The Disaster Management Authority(DMA) in union with the World Food Program(WFP) and stakeholders held a validation meeting for the developed anticipatory action plan in place for the predicted drought which is expected to hit the country in July.

As a means of protecting the country from the harsh effects of climate change and acting ahead of time before the determined hazards, an action plan was put in place for four districts which are more likely to be affected. The four are Mafeteng, Mohale’s Hoek, Quthing and Thaba Tseka which were determined according to the country’s history and climatic trends and were found chronically vulnerable to drought.

Therefore, the regional anticipatory action Advisor, Anna Lena Huhn emphasized it was deemed essential that anticipatory action is taken so that Basotho do not adversely suffer from the effects of drought and to make sure that when it hits, vulnerable groups in the country, including the underprivileged and elderly, are taken care of and get the support they need for the time. The Disaster Manager in Manager and plan coordinator, Momonaheng Monoto, said the main focus is on disaster preparedness and disaster risk reduction initiatives so as to safeguarding lives and livelihoods from immediate effects and protecting long term development gains.

She further stressed the importance of anticipatory action by emphasizing that in the previous occurrence of different disasters, it took longer to respond and recover because plans were made after those disasters hit, resulting in high costs and intensified damage. Explaining the anticipatory action she said, “It is a needs-based pre-agreed plan that consolidates the key information that will highlight the impact of drought. The information is required in order to deliver timely action ahead of hazards.

The proposed actions include: the development and dissemination of early warning key messages and awareness advisories so that the nation is sensitized and  alerted on time; cash transfers for social protection; provision of safe and adequate water which includes construction and rehabilitation of boreholes, springs and ponds as well as procuring plastic water tanks and fittings; lastly to provide agricultural inputs including nutrition, rich, tolerant and early maturing seeds, drugs, fodder seeds and pesticides.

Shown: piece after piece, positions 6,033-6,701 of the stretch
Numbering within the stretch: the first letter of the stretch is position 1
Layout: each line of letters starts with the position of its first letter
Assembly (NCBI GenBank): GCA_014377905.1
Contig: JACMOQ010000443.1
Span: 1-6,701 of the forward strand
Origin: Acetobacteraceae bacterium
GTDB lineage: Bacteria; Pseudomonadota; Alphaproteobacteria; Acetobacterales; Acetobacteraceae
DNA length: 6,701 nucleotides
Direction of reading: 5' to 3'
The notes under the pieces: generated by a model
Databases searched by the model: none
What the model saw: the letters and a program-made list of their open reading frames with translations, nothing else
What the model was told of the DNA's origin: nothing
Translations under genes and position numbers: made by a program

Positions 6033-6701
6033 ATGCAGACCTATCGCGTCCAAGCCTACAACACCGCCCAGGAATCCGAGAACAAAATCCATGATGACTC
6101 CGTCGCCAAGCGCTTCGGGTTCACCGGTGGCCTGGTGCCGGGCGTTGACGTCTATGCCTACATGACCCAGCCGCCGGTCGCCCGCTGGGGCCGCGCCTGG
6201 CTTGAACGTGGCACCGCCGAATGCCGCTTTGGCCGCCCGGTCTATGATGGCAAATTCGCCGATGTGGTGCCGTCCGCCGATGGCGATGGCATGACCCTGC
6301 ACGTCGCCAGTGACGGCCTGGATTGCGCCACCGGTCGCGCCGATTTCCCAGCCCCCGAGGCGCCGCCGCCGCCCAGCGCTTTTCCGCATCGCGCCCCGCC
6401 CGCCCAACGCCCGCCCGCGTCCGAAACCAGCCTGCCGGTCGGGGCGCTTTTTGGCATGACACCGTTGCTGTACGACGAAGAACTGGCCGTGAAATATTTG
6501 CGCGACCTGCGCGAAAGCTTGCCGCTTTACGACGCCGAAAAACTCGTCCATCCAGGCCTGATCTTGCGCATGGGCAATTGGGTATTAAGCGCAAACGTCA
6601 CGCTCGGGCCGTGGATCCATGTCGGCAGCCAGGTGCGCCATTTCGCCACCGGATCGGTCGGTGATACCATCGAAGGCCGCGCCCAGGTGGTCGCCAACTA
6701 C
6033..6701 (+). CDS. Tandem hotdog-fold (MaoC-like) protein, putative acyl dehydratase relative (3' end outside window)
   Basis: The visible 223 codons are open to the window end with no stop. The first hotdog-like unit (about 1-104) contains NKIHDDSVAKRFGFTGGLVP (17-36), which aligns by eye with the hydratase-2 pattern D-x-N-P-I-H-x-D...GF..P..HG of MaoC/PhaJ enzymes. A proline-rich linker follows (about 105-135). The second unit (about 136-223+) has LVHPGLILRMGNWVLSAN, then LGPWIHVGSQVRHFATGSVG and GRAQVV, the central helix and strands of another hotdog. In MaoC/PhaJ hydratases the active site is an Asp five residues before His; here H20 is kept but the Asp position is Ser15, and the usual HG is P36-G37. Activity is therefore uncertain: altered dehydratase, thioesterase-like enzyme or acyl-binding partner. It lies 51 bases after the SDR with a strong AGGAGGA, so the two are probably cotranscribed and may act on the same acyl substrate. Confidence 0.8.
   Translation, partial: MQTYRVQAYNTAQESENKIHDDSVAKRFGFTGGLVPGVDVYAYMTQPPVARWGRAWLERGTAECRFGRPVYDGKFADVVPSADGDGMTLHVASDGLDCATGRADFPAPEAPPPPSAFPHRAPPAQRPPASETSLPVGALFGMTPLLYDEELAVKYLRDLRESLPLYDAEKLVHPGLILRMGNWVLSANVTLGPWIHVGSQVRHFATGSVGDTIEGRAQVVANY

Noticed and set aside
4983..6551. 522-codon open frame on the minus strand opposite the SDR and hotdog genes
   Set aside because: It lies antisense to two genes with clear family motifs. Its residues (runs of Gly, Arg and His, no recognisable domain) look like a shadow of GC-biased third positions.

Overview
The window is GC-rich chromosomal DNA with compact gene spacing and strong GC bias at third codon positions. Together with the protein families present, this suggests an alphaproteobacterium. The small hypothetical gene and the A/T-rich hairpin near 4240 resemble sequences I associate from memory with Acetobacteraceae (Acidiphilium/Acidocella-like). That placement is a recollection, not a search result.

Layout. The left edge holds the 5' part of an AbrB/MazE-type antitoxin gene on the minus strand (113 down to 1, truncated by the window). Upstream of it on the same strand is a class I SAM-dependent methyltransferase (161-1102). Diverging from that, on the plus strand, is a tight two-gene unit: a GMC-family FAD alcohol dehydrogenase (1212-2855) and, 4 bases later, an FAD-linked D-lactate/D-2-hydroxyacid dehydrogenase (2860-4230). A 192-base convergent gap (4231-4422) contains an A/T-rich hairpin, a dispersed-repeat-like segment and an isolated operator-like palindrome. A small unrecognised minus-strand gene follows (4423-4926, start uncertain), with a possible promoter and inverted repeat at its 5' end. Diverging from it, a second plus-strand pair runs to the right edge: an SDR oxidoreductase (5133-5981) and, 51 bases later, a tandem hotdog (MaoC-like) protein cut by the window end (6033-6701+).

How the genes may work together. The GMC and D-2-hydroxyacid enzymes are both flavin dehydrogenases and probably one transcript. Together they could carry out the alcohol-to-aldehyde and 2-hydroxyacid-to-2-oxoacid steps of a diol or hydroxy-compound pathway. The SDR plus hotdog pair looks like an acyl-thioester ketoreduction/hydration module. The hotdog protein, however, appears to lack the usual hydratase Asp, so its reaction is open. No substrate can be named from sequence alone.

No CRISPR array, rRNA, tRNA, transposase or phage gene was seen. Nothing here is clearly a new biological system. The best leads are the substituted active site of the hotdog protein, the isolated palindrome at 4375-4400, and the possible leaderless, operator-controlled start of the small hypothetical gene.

The DMA Chief Economic Planner, Molehe Mokone said “today marks a great day in the history of Disaster Risk Management, where we look beyond the preparedness phase in DRR, waiting, praying that the effects of disasters will not be too harsh on us to undermine our development efforts through the heavy burden in response. He said it has been acknowledged that the country has challenges beyond its preparedness and response efforts, among vulnerable communities. Most of these challenges are a result of climate stressors and shocks, which he stressed unless early warning efforts are prioritized, the beautiful country will be lost.

Over the years, promising developments have been made in the enhancement of forecasting technologies and early warning information. Forecasters are now able to tell with lead time the likely effect of climate shock. However, there was a recognized gap in accessing early warning information in communities due to several complexities the country is faced with.

The adverse effects of climate change globally have proved the urgency of anticipatory action which has now become part of the humanitarian imperative of the 21st century. “The number of unprotected people who are in a food crisis or emergency has never risen as sharply as today, and vulnerabilities are increasing steadily in the wake of climate stresses, economic recessions, spikes in food prices and social tensions”, he said. He further acknowledged WFP in appreciation for bringing to attention the global efforts and opportunities in closing the gap between disaster preparedness and response.

The Project Coordinator, Nkopo Matsepe added that although things have changed as a result of climate change in Lesotho and even though there has been rainfall, the country still experiences drought. “The trend analysis is such that the country is predominantly experiencing drought. If you look at the past ten years, we have consistently been having drought in the country. However, the efforts to address the effects of drought have not been very much impactful. We deem it essential, and working with the government of Lesotho and all our partners, that the anticipatory action is taken so that Basotho are not adversely affected. He declared the initiated plan for the nation was drafted in consultation with all the districts stakeholders. He lastly emphasized the funds are already there to utilize and the only thing left is for the plan to be accepted by the partners including the WFP, Red Cross and more.